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Clin Rheumatol. 2018 Sep;37(9):2497-2504. doi: 10.1007/s10067-018-4121-3. Epub 2018 May 4.

Running does not increase symptoms or structural progression in people with knee osteoarthritis: data from the osteoarthritis initiative.

Author information

1
Department of Medicine, Baylor College of Medicine, 1 Baylor Plaza, BCM-285, Houston, TX, 77030, USA. ghlo@bcm.edu.
2
Medical Care Line and Research Care Line, Houston VA HSR&D Center for Innovations in Quality, Effectiveness and Safety, Michael E. DeBakey Medical Center, Houston, TX, USA. ghlo@bcm.edu.
3
Department of Medicine, Baylor College of Medicine, 1 Baylor Plaza, BCM-285, Houston, TX, 77030, USA.
4
Division of Rheumatology, Tufts Medical Center, Boston, MA, USA.
5
Department of Epidemiology, University of Pittsburgh, Pittsburgh, PA, USA.
6
Department of Physical Therapy and Rehabilitation Science, University of California, San Francisco, San Francisco, CA, USA.
7
Department of Kinesiology, Health and Sport Science, Indiana University of Pennsylvania, Indiana, PA, USA.
8
Department of Family Medicine and Epidemiology, Memorial Hospital of Rhode Island and Alpert Medical School of Brown University, Pawtucket, RI, USA.
9
Departments of Medicine and Epidemiology and Public Health, University of Maryland School of Medicine, Baltimore, MD, USA.
10
Division of Endocrinology, Diabetes and Metabolism, The Ohio State University, Columbus, OH, USA.
11
University of Arizona Arthritis Center, University of Arizona, Tucson, AZ, USA.
12
Department of Epidemiology and Biostatistics, University of California San Francisco, San Francisco, CA, USA.
13
Department of General Internal Medicine, The University of Texas MD Anderson Cancer Center, Houston, TX, USA.

Abstract

Higher levels of moderate to vigorous physical activity improve all-cause mortality and cardiovascular events. However, the effect of running, a moderate to vigorous activity, in those with knee osteoarthritis (OA), a common arthritis that occurs with aging, a high-risk group for mortality and cardiovascular events, is unclear. Therefore, we aimed to evaluate the association of self-selected running on OA symptom and structure progression in people with knee OA. This nested cohort study within the Osteoarthritis Initiative (OAI) (2004-2014) included those at least 50 years old with OA in at least one knee. Runners were defined using a self-administered questionnaire at the 96-month visit. At baseline and 48-months, symptoms were assessed and radiographs were scored for Kellgren-Lawrence (KL) grade (2-4) and medial Joint Space Narrowing (JSN) score (0-3). We evaluated the association of self-selected running with outcomes: KL worsening, medial JSN worsening, new knee pain, and improved knee pain over 48 months, adjusting for baseline age, sex, body mass index (BMI), KL score, contralateral KL score, contralateral knee pain, and injury. If data were not available at the 48-month visit, then they were imputed from the 36-month visit. One thousand two hundred three participants had a mean age of 63.2 (7.9) years, BMI of 29.5 (4.6) kg/m2, 45.3% male, and 11.5% runners. Data from 8% of participants required imputation. Adjusted odds ratios for KL grade worsening and new frequent knee pain were 0.9 (0.6-1.3) and 0.9 (0.6-1.6) respectively. Adjusted odds ratio for frequent knee pain resolution was 1.7 (1.0-2.8). Among individuals 50 years old and older with knee OA, self-selected running is associated with improved knee pain and not with worsening knee pain or radiographically defined structural progression. Therefore, self-selected running, which is likely influenced by knee symptoms and may result in lower intensity and shorter duration sessions of exercise, need not be discouraged in people with knee OA.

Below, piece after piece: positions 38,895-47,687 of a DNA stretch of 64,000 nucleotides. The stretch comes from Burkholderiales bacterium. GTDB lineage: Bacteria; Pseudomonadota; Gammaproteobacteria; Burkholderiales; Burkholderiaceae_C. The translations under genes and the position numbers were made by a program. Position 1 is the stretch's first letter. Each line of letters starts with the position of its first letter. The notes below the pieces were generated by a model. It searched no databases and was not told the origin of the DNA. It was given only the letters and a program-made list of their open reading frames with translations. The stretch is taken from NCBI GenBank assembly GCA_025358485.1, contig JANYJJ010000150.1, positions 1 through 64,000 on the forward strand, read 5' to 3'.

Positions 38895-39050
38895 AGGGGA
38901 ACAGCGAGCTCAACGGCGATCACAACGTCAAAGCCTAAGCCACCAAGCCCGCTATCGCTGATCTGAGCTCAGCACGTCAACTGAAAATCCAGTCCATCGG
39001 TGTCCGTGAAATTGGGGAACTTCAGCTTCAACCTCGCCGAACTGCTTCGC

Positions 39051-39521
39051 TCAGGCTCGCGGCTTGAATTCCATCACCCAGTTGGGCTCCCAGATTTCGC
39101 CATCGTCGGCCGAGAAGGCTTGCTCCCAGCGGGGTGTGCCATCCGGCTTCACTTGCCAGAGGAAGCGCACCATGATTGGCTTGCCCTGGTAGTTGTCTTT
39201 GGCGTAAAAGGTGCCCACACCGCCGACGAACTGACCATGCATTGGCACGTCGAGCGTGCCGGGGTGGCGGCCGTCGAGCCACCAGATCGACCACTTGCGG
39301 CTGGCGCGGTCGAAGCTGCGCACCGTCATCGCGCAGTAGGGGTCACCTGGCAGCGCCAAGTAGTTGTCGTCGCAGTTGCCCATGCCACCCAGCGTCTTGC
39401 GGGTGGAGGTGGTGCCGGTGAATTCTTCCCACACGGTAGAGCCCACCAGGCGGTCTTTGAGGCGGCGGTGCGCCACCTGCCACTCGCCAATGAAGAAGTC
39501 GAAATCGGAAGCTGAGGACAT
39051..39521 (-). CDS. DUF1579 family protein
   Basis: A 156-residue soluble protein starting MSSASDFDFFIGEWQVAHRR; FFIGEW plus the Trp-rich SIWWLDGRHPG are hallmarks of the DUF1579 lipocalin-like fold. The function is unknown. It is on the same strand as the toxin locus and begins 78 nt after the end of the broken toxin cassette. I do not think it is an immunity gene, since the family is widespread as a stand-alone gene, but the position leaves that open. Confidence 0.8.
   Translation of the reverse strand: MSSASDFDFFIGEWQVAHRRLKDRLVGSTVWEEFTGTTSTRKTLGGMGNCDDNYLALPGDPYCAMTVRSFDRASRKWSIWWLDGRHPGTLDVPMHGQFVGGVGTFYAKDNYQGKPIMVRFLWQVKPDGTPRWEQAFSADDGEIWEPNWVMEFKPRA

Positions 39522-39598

KEYWORDS:

Osteoarthritis; Running

PMID:
29728929
PMCID:
PMC6095814
[Available on 2019-09-01]
DOI:
10.1007/s10067-018-4121-3
[Indexed for MEDLINE]

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